Wary and Weary

Eight days into our lockdown limbo I’m finding it increasingly hard not to feel wary of going out into the world, and I’m becoming weary of the worrying uncertainty if it all.

Don’t get me wrong, under normal circumstances I truly love being at home, I’m definitely more of a home bird than a party animal, so but oh, how I miss that easy everyday human contact with other people! I understand it’s what we all have to do, how we all have to be for the time being, but personally what I’m finding hardest to cope with is the unfamiliar mass requirement to be alone hand in glove with the growing fear of the unknown, the unanswerable.

As a population we are so used to feeling an illusive level of control over our bodily health, there is almost an expectation of immunisation and treatment and subsequent survival from such infections, but what this new virus brings to the fore so dramatically is our absolute vulnerability. When we feel under threat, we usually want to feel close, to reach out and touch, to find comfort in the emotional and physical warmth of togetherness. We crave safety in numbers, in huddled family groups and tribal clusters, yet counter-intuitively, in current circumstances enforced isolation is our societal salvation.

OK, so satistics tell us that 80% of people with Covid-19 have relatively minor symptoms, with only 20% experiencing a far more serious threat to their health (including possible death). But as to who gets really sick, and more to the point who dies, that’s perhaps not as clear-cut as it first seemed. Age and underlying health conditions may give some indication of expected prognosis and anticipated mortality rates, but what about those growing fatalities far outwith those prescribed parameters? They may be few and far between, but they do exist – why does the virus seem to affect us all so differently? It feels scarily like the luck of the draw, entirely random, a matter of chance.

So my wariness to me feels justified, a natural measured response to a possible threat to life. If not to my life, then potentially to others. Make no mistake, this virus is a killer, and if collective short-term caution across the world can help reduce the long-term global death toll then we should all be prepared to do whatever we have to do to do our bit. Maybe everyone wants their 15 minutes of fame, but I for one could well do without going down in history as a modern-day equivalent of Typhoid Mary…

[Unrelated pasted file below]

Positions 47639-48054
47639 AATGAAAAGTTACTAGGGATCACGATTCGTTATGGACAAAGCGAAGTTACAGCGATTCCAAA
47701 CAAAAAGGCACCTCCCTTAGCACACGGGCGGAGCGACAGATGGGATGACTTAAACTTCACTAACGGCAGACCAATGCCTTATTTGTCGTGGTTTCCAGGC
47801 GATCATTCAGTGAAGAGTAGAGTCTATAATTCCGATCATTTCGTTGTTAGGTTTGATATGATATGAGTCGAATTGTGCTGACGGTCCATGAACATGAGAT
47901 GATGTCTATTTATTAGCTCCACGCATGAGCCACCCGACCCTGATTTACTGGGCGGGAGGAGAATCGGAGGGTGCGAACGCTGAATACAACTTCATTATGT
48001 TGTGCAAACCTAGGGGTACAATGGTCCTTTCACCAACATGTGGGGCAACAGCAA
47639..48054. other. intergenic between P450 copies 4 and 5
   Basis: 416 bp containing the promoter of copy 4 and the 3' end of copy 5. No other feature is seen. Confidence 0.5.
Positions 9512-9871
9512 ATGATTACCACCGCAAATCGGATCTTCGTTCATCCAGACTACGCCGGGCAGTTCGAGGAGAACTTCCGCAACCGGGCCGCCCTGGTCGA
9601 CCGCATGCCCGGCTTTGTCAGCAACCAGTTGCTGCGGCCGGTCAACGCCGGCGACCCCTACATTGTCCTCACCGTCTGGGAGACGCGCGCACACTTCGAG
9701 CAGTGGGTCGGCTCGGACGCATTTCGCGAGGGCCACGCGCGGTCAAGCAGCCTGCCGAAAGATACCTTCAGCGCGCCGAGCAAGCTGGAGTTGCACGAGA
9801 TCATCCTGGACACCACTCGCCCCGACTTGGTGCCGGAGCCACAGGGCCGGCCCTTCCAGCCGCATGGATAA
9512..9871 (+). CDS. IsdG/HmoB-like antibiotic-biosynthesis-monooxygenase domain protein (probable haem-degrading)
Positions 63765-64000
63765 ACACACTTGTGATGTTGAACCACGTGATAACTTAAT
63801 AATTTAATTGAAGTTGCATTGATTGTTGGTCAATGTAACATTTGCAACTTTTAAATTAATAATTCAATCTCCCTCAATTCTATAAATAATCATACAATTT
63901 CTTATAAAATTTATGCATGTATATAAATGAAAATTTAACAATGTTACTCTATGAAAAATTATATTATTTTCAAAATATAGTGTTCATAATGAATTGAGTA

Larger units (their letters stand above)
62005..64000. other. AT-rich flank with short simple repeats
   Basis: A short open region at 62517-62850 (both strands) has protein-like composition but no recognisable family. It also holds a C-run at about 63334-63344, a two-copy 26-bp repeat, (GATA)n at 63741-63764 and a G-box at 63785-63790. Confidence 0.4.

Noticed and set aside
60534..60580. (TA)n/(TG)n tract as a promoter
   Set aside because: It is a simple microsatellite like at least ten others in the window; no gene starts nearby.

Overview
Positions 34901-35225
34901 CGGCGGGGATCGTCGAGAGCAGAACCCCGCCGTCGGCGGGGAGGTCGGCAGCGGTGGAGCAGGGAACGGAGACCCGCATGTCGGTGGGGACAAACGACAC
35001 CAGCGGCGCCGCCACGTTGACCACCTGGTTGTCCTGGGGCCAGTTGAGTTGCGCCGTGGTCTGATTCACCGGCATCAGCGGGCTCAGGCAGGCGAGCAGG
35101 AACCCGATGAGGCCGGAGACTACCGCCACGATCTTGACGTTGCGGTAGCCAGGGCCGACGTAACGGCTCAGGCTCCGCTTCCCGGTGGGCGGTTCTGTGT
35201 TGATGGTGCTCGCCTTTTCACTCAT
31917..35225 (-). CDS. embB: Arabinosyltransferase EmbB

Weekly Prompts: Wary

11 thoughts on “Wary and Weary

  1. Ruth you have put into words so well and so cogently what I have been feeling and wanting to say but could not find the words. Thankyou. I wish I could write as well as you. I personally veer between feeling positive that if we remain isolated in our own homes and sterilise everything that comes in from the outside and not answer the door to anyone, then we should manage not to catch it. Not so for those who have to go out to the shops sommuch, but now, with social distancing and supermarkets only allowing a handful of people in at a time, things are much more controllable. But for me, sometimes I am able to logic it out this way, and other times I am just terrified to my core. It is a terrible time Ruth, but thank goodness we have each other in here, even though we cannot reach out and physically touch one another. We try to stay strong together. Much love Ruth.

    Liked by 2 people

  2. As I understand it – in many instances it depends from where or whom the virus was contracted. The virus takes a stronger hold on those with existing health problems and becomes more infectious and deadly. Take a patient with existing problems, he has contracted the virus and becomes seriously ill, he passes the virus to a doctor, the healthy doctor becomes ill.

    Another scenario where a young boy has mild symptoms and passes on to his father, his father has no underlying health problems and he becomes only mildly ill. If either of these two pass on to someone with an existing health problem the first example is repeated.

    I may have misinterpreted but I don’t think so.

    Hope your stir craziness lifts very soon.πŸ™‚

    Liked by 1 person

  3. Reblogged this on THE MAIN AISLE (c) 2020 and commented:
    The name “Typhoid Mary” became synonymous with death and disease and fear almost as dire as Murphy’s cow and the Chicago fire of long ago. Short term inconvenience and caution and public awareness and acceptance of the new social practice will save lives . This is a good read. – gc

    Liked by 2 people

  4. Ruth, it’s great to get together collectively here in the blogosphere and share our insights into beating this virus as well as sharing the psychological load. It felt quite calming to read your post and like a bit of a chat we might have over the fence with a physical neighbour.
    I have no idea how long I’ve been in isolation for yet but it’s been a couple of weeks. It doesn’t really bother me because I’ve got the family at home and I’ve ot my writing and research and our dogs. I also have periods of time where I social isolate due to my health so I’m used to it and don’t get bored at all. However, what’s different with this is that stress of going near people and that this person you’re simply walking past, could be infected and in my case could very well kill me. I went for a walk down to the beach last weekend and instead of being my usual social extroverted self chatting to the dogwalkers and dogs and saying hello, I was like a social phobe and felt edging just seeing people and yet at the same time, it was so good to see real people again even, pr perhaps especially, at a distance. Here’s a link to a post I wrote a few weeks ago: https://beyondtheflow.wordpress.com/2020/03/23/tough-questions-about-self-isolation/
    Best wishes,
    Rowena

    Liked by 1 person

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